Costco Wholesale this week is cutting the ribbon on three new clubs in as many days—an expansion sources say could bring new pressures on Walmart’s competing Sam’s Club division, which happens to be a neighbor of all three.
Costco’s grand openings are scheduled for Murfreesboro, Tenn., on July 20; Little Rock, Ark., on July 21; and Moore, Okla., on July 22. Each one of the new locations is fewer than four miles from an existing Sam’s Club, with Costco’s outlet in Little Rock representing its very first club in Walmart’s home state.
Additional Costco openings are scheduled later this year in two other traditional Sam’s Club strongholds—San Antonio and Springfield, Mo.—as well as Naperville, Ill. They indicate Issaquah, Wash.-based Costco sees the opportunity to gain stronger footing in the middle-America markets where Sam’s Club is strongest, particularly following a 63-club “rightsizing” in 2018, where Sam’s retreated from several regions in which it looked up to Costco’s share.
That announcement, which Walmart officials framed as a move preparing Sam’s for internal initiatives based on strengthening its member experience and operations and reducing density in places where it cannibalized its own sales, is also proving to be something of a catalyst for expansion-minded competitors, sources say. BJ’s Wholesale, for example, has since expanded to metro Detroit and is eying new stores in adjacent regions such as Indianapolis, Pittsburgh and Nashville. As for Costco, “They have historically dominated the Eastern Seaboard, Western Seaboard and the densely populated markets, but this shows they want to be unbeatable where they have a void in the Midwest,” Burt P. Flickinger, managing director for Strategic Resource Group, told WGB in an interview this week. “It’s a strategic decision to go up against Sam’s Club.”
The club channel generally has benefitted from pandemic-related sales trends and the reopening of the economy, with the expectation that coming inflation could drive still more shoppers to the channel. That could mean clubs wouldn’t necessarily need to devastate one another’s membership rolls for success, but have the most to gain from other channels of trade.
But according to Flickinger, Sam’s closures—and Walmart’s accompanying slowdown in new-store builds as it addresses e-commerce ambitions at its existing fleet—may have also signaled a “vulnerability.”
Sam’s Club officials might disagree. Under new CEO Kathryn McLay, Sam’s is focused on improving its experience for members, with about half the chain receiving new decor package this year, and its stores are continuing to integrate technologies making them easier to shop and more efficient to run. These include a big move curbside pickup, mobile shopping options such as Scan & Go and a newly launched cousin, Scan & Ship, that can arrange home delivery for items in-store. Membership renewal rates are improving, and the chain’s Net Promoter Score is at an all-time high, McLay said during a presentation for investors earlier this year.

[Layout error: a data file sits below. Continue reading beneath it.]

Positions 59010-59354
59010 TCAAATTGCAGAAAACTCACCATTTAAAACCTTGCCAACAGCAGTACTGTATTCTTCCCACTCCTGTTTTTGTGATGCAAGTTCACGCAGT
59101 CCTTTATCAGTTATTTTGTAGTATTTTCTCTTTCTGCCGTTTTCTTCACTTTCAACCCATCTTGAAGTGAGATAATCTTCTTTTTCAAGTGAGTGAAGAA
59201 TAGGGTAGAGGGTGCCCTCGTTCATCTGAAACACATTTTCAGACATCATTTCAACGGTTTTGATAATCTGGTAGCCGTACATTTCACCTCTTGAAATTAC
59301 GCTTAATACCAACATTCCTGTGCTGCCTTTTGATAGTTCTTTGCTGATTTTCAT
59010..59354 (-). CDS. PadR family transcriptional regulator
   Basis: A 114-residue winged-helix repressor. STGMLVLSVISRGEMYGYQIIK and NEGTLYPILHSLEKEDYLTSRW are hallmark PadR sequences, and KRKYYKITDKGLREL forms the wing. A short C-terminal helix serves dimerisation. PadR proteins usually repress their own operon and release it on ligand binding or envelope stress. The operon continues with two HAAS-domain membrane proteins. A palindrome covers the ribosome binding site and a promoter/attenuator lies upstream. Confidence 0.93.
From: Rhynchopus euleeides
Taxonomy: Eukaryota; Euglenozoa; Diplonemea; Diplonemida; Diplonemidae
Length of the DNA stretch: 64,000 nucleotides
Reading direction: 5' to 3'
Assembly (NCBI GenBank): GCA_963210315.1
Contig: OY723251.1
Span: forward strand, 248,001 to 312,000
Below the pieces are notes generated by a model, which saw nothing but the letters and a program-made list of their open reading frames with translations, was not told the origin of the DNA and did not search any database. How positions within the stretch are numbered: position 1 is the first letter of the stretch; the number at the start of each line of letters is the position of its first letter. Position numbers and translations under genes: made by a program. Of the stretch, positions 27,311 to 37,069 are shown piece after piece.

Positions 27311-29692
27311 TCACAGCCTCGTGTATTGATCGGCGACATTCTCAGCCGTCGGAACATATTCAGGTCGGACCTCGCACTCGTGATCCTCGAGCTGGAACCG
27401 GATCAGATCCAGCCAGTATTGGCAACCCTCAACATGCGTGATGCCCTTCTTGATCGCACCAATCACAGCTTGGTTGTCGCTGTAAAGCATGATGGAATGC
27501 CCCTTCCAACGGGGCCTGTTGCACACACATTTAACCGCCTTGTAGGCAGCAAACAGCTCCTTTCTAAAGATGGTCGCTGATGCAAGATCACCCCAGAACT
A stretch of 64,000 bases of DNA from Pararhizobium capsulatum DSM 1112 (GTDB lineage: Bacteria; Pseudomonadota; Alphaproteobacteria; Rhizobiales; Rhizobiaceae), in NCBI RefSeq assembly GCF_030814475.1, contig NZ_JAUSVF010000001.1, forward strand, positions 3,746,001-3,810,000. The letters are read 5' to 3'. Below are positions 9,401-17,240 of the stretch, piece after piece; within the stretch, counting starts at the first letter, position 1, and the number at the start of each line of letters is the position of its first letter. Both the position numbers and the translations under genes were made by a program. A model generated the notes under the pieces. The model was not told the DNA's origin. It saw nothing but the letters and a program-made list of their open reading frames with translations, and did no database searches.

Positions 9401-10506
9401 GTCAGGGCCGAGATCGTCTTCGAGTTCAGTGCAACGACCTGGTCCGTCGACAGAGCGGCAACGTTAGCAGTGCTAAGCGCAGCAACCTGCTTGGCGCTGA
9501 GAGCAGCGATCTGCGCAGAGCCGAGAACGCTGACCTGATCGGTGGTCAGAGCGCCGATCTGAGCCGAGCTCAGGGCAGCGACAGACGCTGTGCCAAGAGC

Costco’s arrival will bring its strengths in quality food assortment and pricing to its new markets, including what Flickinger described as big edges over Sam’s in the areas of meat, organic produce and gasoline.
Mark Sjoboen, a 29-year veteran of Costco who today operates Seattle-based Retail Club Services Consulting, in an interview said he felt Costco could prevail head-to-head with Sam’s, citing strengths in creating a better “treasure hunt” atmosphere, and experience in places such as Anchorage, Ala., where a Costco-challenged Sam’s Club departed as part of its 2018 downsizing. He acknowledged, however, that with tight selections (Costco generally limits assortment to around 3,800 items) plenty of opportunity exists for competitors to differentiate.
“Costco has a maximum markup of 14% and the average is about 11% and they've very efficient—everything comes in full-pallet and all they have to do is take off the shrink wrap and put a sign up on it, so it’s very tough to compete with them on cost,” Sjoboen said. “The one advantage is that a grocery store has is that it carries so many more items, and you pretty much can’t shop only at Costco. That gives competitors the opportunity to focus on the things that Costco doesn’t have. They just have to show value with them.”
Flickinger maintains there remains plenty of room for growth among wholesale clubs, particularly with product-price inflation on the rise and consumer appetite for “better” food still going strong.
“With the highest food inflation in 13 years and the highest gas inflation in seven and a half years, Costco is going to be a clear winner on food and fuel at a time when consumers are desperate to save, and at a time where other areas of their monthly budget expenditures—transportation, insurance, tuition, debt and housing—are all reaching record-breaking proportions,” he said. “For Costco and BJ’s, this could be the best time to history be opening new stores.”
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